Facts You Need to Know About the Coffee You Drink Every Day

 In blog, Diet

To start off, what exactly is coffee? Coffee is actually a seed from a FRUIT. Yes, a fruit, a cherry to be exact. They are called Coffee Cherries and they are grown in many locations such as America (only in Hawaii), Mexico, Central America, Central African, India, Colombia, and so many more. These coffee cherry trees have long green waxy leaves and beautiful white flowers that have a scent which is very similar to an orange blossom or jasmine, according to Alimentatium.com. The cherries turn bright red when they are ready to be harvested and contain two seeds (coffee beans). Those beans are wrapped in a silvery film and husk (envelope) which protects the seeds. Those seeds are then extracted from the cherry to make coffee with.

Robusta versus Arabica Coffee

There are two main trees that produce coffee cherries. The coffee Robusta and coffee Arabica. The Robusta coffee bean has a taste described as burnt tires or rubbery, but the reason is because that bean has more caffeine in it compare to the Arabica bean. Robusta is a hardy tree and is much easier to tend to on the farm. According to The Roasters Pack, it yields higher cherries and is less sensitive to insects, unlike the Arabica tree. The Robusta also costs less than the Arabica because of the growing conditions and how much it yields. BUT, about 70% of the world buys and produces Arabica coffee compared to 30% of the world who buys and produces Robusta coffee. If you want the darker coffees with the most caffeine in it like many espresso drinks, you would want Robusta coffee.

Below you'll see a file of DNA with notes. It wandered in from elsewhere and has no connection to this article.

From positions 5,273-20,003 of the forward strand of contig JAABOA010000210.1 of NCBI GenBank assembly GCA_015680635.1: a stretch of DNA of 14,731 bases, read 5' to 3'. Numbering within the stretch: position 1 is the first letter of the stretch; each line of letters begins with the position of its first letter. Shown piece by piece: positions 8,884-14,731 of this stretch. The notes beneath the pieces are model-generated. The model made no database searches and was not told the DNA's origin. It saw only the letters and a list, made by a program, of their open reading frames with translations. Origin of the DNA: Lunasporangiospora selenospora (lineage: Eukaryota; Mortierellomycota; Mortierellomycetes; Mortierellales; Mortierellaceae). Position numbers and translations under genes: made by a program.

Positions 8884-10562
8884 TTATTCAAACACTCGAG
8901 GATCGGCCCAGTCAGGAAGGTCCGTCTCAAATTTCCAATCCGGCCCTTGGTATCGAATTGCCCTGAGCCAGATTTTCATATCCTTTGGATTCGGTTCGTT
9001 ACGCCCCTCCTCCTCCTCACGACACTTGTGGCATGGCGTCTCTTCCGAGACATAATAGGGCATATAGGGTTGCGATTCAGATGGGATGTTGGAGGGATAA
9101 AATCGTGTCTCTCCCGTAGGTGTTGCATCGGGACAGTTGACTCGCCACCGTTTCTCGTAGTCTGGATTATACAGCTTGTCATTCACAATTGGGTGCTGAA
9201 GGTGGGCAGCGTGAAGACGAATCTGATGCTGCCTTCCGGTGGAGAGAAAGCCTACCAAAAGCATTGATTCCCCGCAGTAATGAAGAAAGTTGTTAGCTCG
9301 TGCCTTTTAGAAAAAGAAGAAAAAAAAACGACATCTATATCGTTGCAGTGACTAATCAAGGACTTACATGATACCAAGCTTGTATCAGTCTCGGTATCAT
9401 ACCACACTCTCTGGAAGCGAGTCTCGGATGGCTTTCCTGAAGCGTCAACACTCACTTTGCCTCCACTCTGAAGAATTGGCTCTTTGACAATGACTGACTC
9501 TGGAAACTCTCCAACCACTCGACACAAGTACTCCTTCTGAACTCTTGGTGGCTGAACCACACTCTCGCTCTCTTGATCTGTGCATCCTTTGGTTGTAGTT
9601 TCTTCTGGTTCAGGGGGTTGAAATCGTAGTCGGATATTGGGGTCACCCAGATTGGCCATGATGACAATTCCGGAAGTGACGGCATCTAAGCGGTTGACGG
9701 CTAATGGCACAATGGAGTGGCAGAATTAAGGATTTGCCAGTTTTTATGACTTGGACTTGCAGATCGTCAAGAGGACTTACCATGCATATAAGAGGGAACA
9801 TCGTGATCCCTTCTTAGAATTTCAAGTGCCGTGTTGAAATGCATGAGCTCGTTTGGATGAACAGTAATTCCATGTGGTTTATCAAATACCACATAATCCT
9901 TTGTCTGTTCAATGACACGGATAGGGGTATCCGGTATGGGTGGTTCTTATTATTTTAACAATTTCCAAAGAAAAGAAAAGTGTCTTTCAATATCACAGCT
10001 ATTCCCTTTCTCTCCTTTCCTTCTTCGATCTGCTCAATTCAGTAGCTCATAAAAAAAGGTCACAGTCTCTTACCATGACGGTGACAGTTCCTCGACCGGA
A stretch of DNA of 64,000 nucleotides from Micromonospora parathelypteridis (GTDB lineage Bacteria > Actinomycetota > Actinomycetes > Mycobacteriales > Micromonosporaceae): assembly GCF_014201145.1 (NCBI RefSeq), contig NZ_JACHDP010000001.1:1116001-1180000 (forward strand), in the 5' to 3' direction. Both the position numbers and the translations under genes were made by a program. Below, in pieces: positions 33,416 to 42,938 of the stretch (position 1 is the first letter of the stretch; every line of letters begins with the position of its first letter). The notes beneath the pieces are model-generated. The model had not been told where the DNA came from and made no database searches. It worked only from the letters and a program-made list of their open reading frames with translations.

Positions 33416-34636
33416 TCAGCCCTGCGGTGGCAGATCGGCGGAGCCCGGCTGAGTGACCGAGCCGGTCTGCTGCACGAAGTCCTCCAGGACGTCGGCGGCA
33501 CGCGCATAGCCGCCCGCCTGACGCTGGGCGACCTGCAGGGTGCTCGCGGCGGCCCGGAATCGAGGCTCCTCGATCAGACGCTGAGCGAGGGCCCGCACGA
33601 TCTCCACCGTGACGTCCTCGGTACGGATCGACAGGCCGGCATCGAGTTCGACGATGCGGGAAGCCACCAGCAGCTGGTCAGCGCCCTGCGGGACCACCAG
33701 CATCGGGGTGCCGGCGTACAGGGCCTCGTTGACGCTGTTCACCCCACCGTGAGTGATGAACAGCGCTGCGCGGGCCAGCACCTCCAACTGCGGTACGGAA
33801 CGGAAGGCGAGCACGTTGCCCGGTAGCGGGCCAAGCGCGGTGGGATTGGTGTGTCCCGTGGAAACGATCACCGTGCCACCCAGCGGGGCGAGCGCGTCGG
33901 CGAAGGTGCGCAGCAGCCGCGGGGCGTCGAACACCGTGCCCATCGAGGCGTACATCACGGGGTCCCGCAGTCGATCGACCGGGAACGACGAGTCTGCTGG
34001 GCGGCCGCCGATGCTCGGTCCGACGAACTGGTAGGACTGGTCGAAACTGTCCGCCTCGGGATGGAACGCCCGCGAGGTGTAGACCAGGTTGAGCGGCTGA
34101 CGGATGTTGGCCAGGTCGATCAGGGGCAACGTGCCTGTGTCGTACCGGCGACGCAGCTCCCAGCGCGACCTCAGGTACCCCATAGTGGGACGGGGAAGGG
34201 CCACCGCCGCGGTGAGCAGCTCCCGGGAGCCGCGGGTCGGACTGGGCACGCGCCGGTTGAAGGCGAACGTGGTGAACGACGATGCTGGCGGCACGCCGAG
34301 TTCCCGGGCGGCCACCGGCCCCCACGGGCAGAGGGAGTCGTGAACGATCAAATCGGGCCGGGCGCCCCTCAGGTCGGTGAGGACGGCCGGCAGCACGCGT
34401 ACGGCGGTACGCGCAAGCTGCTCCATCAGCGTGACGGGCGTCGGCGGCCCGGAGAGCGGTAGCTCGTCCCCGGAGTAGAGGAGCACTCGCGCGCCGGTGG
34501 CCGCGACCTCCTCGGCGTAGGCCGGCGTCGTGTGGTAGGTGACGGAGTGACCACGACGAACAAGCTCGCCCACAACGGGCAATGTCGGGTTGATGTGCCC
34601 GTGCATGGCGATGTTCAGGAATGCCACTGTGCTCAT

FUN FACT ALERT!

Did you know that coffee is the second trade commodity in world and that it is worth over $100 billion worldwide? It is right behind crude oil of course. (agiboo.com)

Types of Roasts and Their Characteristics

There are four main roasts out there: light roasts, medium roasts, medium-dark roasts, and dark roasts. Amongst those roasts are also hundreds of different kinds of flavors to choose from. So. Much. Coffee. Besides the array of flavors, what do the different roasts mean?

Going from Light to Dark. To start off, going from light to dark means you are going from low acidity to high. Meaning the darkest roasts are the most bitter.

Light Roasts. Light roast coffee beans are roasted the least and have no oil on the surface. These beans may have a fruity or cinnamon taste. That is how most flavored coffees are made.

Medium Roasts.Medium roasts are the most common in the U.S. and are slightly sweeter than light roasts. They have a more balanced acidity level and bitterness.

Medium-Dark Roasts. These beans have a slightly oiler surface and are more bitter than acidic. Here you will find “city roasts” which are more bitter than acidic, and you will also find “full city roasts”. Full city roasts have a fuller body and are bitter. A full-bodied coffee means it will have a buttery or even syrupy quality. According to espressocoffeeguide.comthey also retain more of their flavor when they are diluted.